What do you think an apple core is? What’s the thing we throw away?
It is a ghost. If you eat your apples whole, you are a hero to this ghost. If you do not, you are barely alive. Come experience vitality.
Earlier this year, in “How to Eat Apples Like a Boss,” a video by Foodbeast, the Internet was promised the gift of confidence in apple-eating. Elie Ayrouth ate an apple starting at the bottom, proceeding to up to the top, and finishing with a wink to the camera, as a boss does. Eating as such, Foodbeast said, the core “disappears.”
I do them one better and say that it never existed. The core is a product of society, man. There is a thin fibrous band, smaller in diameter than a pencil and not bad to the taste. If you eat your apple vertically, it is not noticeable to taste.
GIFs as we know them may date from the 1980s; as analog concepts, though, they’re much older than that. The principles of motion-making were recognized by Euclid. Starting in the 1800s, scientists and inventors and hobbyists began experimenting with technologies that would fool the eye into perceptions of motion. In 1832, the Belgian physicist Joseph Plateau invented a device he called the phenakistoscope (from the Greek phenakizein, “to deceive or cheat”)—a rod-mounted disc that, when spun, created the illusion of motion. There was also the thaumatrope, a double-sided card that simulated motion when it was twirled between two pieces of string. There was also, in 1879, Muybridge’s famous zoopraxiscope.
As new technologies created new venues for motion graphics, artists eagerly took advantage of them. The earliest GIFs—GIFs in spirit, before there were GIFs in practice—ranged in content, like their digital counterparts, from curiosity to artistry, from the banal to the brilliant. Which is a fact appreciated by Richard Balzer, who has spent the past 40 years accumulating a collection of early animation technologies. Balzer, the subject of a great profile in The Verge, has spent the past five of those years curating a virtual museum of his collection—including drawings and photographs of the 19th-century animations he’s gathered, as well as images of the technologies themselves. And he has begun converting those early moving images into GIFs that he has, in turn, posted to his Tumblr.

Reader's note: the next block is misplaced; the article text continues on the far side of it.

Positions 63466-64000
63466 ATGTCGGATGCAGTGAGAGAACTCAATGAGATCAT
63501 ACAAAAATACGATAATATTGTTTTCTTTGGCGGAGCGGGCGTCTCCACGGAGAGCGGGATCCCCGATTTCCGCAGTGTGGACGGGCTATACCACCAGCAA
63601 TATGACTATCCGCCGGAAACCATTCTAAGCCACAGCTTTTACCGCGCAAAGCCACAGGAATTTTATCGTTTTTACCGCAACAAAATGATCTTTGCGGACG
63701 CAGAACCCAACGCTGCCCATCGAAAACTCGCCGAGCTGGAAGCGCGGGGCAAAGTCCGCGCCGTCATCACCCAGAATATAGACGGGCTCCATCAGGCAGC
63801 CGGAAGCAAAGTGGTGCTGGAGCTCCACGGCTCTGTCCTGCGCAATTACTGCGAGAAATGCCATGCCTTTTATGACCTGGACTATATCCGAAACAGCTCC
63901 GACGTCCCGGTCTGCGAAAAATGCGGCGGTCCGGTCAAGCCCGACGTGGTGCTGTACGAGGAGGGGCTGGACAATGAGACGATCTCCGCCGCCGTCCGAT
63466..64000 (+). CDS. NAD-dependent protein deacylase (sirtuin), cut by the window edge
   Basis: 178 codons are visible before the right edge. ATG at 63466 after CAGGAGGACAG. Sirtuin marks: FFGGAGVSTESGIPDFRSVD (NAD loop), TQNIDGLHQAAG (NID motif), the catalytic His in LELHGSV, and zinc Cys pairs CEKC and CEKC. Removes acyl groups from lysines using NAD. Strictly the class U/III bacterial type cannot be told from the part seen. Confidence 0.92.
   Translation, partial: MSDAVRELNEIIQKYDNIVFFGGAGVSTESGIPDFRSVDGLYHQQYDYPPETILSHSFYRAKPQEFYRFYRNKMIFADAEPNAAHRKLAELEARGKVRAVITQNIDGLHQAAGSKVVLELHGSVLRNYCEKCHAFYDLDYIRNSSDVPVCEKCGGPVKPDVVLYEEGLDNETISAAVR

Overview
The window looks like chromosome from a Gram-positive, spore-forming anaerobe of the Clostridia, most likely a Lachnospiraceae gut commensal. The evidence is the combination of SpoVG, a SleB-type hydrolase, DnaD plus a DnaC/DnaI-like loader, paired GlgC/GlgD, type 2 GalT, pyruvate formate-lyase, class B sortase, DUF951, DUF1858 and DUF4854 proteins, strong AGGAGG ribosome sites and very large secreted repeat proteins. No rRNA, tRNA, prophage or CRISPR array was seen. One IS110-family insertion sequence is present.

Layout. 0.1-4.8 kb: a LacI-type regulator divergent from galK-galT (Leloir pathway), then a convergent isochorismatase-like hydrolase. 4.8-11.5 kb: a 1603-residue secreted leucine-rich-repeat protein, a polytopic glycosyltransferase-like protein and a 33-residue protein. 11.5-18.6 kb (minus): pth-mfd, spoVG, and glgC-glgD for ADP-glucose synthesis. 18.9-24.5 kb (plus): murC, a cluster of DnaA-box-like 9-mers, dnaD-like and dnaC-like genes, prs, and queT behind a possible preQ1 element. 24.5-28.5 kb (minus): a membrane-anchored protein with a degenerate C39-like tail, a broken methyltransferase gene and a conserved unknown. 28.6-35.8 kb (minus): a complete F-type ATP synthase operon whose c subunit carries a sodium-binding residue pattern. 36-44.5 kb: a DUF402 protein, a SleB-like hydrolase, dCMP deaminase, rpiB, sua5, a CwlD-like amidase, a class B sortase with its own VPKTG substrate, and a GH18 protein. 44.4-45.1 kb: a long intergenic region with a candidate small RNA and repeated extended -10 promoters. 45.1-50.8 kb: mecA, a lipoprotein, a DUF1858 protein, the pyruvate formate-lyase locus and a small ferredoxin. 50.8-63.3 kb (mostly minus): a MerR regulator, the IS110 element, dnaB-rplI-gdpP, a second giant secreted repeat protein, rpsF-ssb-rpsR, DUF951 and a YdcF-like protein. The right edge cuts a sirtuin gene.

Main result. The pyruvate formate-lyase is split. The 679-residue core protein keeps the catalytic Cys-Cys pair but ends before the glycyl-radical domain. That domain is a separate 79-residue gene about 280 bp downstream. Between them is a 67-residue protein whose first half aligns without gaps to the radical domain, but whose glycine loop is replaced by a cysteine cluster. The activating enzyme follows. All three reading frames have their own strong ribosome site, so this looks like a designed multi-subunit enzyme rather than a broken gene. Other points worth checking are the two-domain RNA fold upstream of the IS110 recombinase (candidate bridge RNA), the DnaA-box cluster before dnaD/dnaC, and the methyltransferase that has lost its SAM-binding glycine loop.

The animations range, awesomely, in style and tone.
Read more. [Image: The Richard Balzer Collection]
We live in an age of great GIF ubiquity. The animated images, receptacles of small, silent feeling, news, or art, are everywhere and here to stay. GIFs are malleable yet sharable, concise yet context-free.
They’re also trapped online: Introduced in 1987, the Graphic Interchange Format is a product and prisoner of the digital world.
Or are they? A new project is trying to liberate GIFs from the digital world with the help of one old, weird, 20th-century technology.
Read more. [Image: Hwang and Binx]
The U.S. Census Bureau works with a lot of data. That makes sense, because they have a lot of data! So they need a tool to collate it, organize it, sort through it, sniff through it… a weasel-like tool… a…
A Data F.E.R.R.E.T.T. Data F.E.R.R.E.T.T. is the tool you use to sort through US Census data. To advertise it, the Census Bureau has a data ferret GIF
Read more. [Image: Reuters]
The new service GifHell tracks the most viral animated GIFs.
Archiving! Annotating! Anthologizing! Assembling your own GIF Alexandria
Aristotle called laughter an “ensouling mechanism,” and the academic discipline of humor studies has built itself upon the assumption that laughter is a quintessentially human response to the socio-cultural discourse of humor. Laughter is offered as proof of our exceptional status as thinking social creatures; we are "the only animal that laughs." GIFs that feature sniggering squirrels, cackling cartoon toasters, and rollicking robots would seem to undermine this selfish view of laughter as an exclusively human activity. But even worse, the laugh-loop GIF disassociates laughter from humor. By severing laughter from the context that incites it, the laugh-loop GIF reveals that laughter is not only a consequence of its sociocultural coordinates, but also a weird object in itself. Laughter, it seems, is not ‘for us’ but has its own alien being that has hitherto been masked by its everydayness.
Last week an asteroid known as 4179 Toutatis passed by Earth at a relatively close distance, as far as these things go. As it tumbled in space, getting as near as 4.3 million miles or 18 times the distance from us to the moon, NASA’s 230-foot-wide Deep Space Network antenna in Goldstone, California, captured radar data that showed the giant rock’s spin. NASA scientists then collected that data into a short film, which we present to you as Tumbling Asteroid GIFs, for your enjoyment and/or terror.